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Canadian Cattlemen's Association Announces Action Plan Prior

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Canadian Cattlemen's Association Announces Action Plan Priorities

Canada NewsWire, March 28, 2005

CALGARY, Mar 28, 2005 (Canada NewsWire via COMTEX) -- The Canadian Cattlemen's Association has approved a set of priority actions to ensure the immediate survival of producers and long term strength of the Canadian cattle and beef industry. Amongst the priorities are actions to increase slaughter capacity, increase access to international markets, extend set-aside programs and expedite age verification systems.

"Canadian cattle producers are determined to regain control of their destiny," said CCA President Stan Eby. "We are positioning the industry to deal with whatever circumstances present themselves".

The central objective of the action plan is to ensure that Canadians have options to market live cattle and beef at profitable prices. The industry must process more cattle in Canada as well as pursue legal action to regain access to U.S. facilities. The CCA has already sought intervener status in the U.S. District Court in Montana, where a small group of U.S. producers is seeking to permanently prevent USDA from resuming cattle and beef trade with Canada. The action plan requests the Government of Canada to take a further step by immediately initiating dispute settlement proceedings under trade agreements.

"Despite the U.S. Department of Agriculture and President Bush agreeing that trade in cattle should be resumed, the matter has been frustrated by other U.S. entities that want the border to remain closed" remarked Eby. "We believe that initiating formal consultations under the North American Free Trade Agreement will provide a further avenue to demonstrate why resuming trade is in the U.S. best interest".

The Action Plan was approved by the CCA during its Annual General Meeting which took place in Ottawa, March 22 - 24. Other highlights of the plan include seeking changes to the Canadian Agriculture Income Stabilization (CAIS) program, development of an emergency cattle harvest strategy and elimination of supplemental beef imports.

Also at the Annual General Meeting, Stan Eby of Kincardine, Ontario was re-elected to a second one-year term as President and Hugh Lynch-Staunton of Lundbreck, Alberta was re-elected as Vice-President.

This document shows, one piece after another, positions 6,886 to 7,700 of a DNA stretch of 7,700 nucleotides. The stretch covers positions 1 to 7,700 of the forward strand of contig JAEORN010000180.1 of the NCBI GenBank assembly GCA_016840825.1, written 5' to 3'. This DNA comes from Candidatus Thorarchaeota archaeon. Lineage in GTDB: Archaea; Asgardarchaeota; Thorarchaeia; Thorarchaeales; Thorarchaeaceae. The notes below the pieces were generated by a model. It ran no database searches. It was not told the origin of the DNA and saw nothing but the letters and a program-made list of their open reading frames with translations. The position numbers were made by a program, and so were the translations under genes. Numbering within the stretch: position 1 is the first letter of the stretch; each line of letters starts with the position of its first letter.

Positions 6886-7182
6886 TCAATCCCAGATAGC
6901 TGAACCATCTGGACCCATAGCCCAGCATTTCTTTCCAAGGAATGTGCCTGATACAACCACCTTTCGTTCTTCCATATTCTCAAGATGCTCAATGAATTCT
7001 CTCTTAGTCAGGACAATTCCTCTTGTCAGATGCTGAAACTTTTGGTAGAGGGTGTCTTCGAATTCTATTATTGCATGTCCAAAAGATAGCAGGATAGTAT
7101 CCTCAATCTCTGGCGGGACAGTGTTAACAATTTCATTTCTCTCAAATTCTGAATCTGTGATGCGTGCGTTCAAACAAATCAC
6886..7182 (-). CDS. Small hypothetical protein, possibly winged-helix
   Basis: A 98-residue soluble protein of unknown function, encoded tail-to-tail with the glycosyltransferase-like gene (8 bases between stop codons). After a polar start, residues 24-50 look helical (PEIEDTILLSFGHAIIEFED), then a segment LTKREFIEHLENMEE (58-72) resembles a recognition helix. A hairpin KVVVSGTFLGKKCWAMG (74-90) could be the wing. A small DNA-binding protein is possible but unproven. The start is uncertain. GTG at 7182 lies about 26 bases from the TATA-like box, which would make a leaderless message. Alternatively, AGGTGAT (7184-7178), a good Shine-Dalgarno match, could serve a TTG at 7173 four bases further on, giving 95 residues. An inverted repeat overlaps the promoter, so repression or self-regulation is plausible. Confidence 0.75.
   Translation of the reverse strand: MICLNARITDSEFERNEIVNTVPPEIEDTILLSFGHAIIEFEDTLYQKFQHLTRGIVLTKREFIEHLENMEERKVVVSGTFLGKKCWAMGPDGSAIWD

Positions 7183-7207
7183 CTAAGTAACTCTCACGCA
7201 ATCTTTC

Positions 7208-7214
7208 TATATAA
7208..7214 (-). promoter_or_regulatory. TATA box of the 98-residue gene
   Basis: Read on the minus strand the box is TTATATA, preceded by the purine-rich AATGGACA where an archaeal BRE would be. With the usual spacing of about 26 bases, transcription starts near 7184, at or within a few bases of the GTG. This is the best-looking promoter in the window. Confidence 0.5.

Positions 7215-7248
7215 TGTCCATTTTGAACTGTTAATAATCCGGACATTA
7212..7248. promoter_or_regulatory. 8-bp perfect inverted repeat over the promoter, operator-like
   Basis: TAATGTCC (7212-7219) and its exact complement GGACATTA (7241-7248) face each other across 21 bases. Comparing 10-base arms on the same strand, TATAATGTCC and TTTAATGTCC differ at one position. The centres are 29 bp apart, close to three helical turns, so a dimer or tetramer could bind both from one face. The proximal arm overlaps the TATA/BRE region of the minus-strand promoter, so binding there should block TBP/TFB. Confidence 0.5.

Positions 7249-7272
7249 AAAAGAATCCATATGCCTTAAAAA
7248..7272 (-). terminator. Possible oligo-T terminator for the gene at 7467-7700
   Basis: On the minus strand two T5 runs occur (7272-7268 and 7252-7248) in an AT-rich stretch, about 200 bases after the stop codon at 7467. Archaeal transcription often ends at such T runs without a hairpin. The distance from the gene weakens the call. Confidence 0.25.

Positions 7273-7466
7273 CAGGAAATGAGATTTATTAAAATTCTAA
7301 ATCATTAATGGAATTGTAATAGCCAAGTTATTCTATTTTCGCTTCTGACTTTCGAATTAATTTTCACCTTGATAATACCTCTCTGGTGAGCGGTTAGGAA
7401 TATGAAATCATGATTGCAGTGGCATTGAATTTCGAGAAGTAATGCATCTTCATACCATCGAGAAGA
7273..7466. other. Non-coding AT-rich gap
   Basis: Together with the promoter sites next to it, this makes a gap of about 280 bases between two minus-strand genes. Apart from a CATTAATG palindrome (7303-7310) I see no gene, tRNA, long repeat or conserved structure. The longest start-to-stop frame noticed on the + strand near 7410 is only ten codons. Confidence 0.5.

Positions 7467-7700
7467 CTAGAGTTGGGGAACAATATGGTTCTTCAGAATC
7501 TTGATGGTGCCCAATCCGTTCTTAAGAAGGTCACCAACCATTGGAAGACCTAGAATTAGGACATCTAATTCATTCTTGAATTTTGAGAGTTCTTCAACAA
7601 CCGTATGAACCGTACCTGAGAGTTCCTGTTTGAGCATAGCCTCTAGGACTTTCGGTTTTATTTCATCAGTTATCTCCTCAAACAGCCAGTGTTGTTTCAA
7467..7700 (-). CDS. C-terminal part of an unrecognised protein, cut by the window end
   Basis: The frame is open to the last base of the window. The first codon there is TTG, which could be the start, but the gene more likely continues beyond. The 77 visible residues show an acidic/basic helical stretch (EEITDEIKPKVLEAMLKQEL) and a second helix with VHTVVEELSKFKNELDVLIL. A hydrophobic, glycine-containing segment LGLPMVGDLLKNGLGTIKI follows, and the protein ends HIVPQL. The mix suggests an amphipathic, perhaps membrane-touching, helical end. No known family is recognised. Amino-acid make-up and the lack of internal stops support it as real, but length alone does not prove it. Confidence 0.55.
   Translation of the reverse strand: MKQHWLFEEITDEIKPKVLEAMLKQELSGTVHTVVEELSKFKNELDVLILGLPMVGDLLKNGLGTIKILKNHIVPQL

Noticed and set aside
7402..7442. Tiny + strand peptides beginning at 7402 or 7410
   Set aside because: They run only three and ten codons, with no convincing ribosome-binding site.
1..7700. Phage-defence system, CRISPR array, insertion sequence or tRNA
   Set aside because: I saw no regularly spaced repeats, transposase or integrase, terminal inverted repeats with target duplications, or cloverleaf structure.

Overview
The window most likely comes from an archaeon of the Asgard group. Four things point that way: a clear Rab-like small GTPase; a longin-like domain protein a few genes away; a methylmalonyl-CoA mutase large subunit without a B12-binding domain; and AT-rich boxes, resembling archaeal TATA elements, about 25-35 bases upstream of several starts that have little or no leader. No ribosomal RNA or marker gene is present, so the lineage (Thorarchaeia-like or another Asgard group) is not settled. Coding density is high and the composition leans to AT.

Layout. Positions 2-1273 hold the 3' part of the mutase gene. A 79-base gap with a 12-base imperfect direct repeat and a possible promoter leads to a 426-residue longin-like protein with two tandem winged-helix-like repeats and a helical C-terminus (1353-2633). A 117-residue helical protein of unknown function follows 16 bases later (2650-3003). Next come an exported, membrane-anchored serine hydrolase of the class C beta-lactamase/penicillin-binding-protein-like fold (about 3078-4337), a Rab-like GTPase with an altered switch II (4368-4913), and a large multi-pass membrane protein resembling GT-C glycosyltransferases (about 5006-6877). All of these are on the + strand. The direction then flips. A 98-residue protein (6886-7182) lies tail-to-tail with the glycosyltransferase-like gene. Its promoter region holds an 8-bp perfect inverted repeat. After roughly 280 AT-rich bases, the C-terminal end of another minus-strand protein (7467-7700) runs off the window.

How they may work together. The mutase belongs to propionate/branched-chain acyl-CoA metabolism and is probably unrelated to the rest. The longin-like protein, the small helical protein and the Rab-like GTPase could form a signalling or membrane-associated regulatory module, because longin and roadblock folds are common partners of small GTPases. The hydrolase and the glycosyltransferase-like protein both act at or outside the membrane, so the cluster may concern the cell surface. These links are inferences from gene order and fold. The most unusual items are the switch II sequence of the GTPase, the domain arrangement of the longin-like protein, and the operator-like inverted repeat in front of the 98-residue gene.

Realizing that the development of a comprehensive strategy is difficult given the uncertainty of future events, it is important to develop a set of immediate recommendations to governments and producers. This process can begin while the final comprehensive contingency plan is developed to deal with the ongoing issues that the cattle industry is facing. Additionally, the strategies may need to be modified if events, unknown to the industry at this time, occur.

There are several actions that can be initiated immediately that will assist the industry regardless of these future events. For this reason, a set of action items and recommendations has been developed. Within the action plan, there are key recommendations that, if implemented, could have positive effects on other areas, or make these recommendations less time critical. For this reason it is prudent to prioritize some of the key items to provide clarity to the recommendation process.

Immediate Action Items

1. Actions to create increased slaughter capacity in the shortest

time possible.

2. Actions that would protect and increase access to international


3. Extension and enhancement of the set aside programs to provide

stability to cattle prices.

4. Actions to fast track age verification within the CCIA system.

Critical Action Items

1. Implementation of changes to CAIS to provide access to income


2. Comprehensive evaluation of export certification, including BSE

testing for market access.

3. Identification of new international markets that could be accessed

through greater certification.

Important Action Items

1. Announcement of intention to eliminate supplementary import


2. Commencement of trade dispute actions by the Federal Government.

3. Preparation of an emergency slaughter strategy that could be

quickly implemented if necessary.

VIEW ADDITIONAL COMPANY-SPECIFIC INFORMATION: http://www.newswire.ca/en/releases/orgDisplay.cgi?okey=8470

CONTACT: For further information: Kelsey Chomistek, Canadian Cattlemen's

Association, (403) 275-8558

Copyright (C) 2005 CNW, All Rights Reserved

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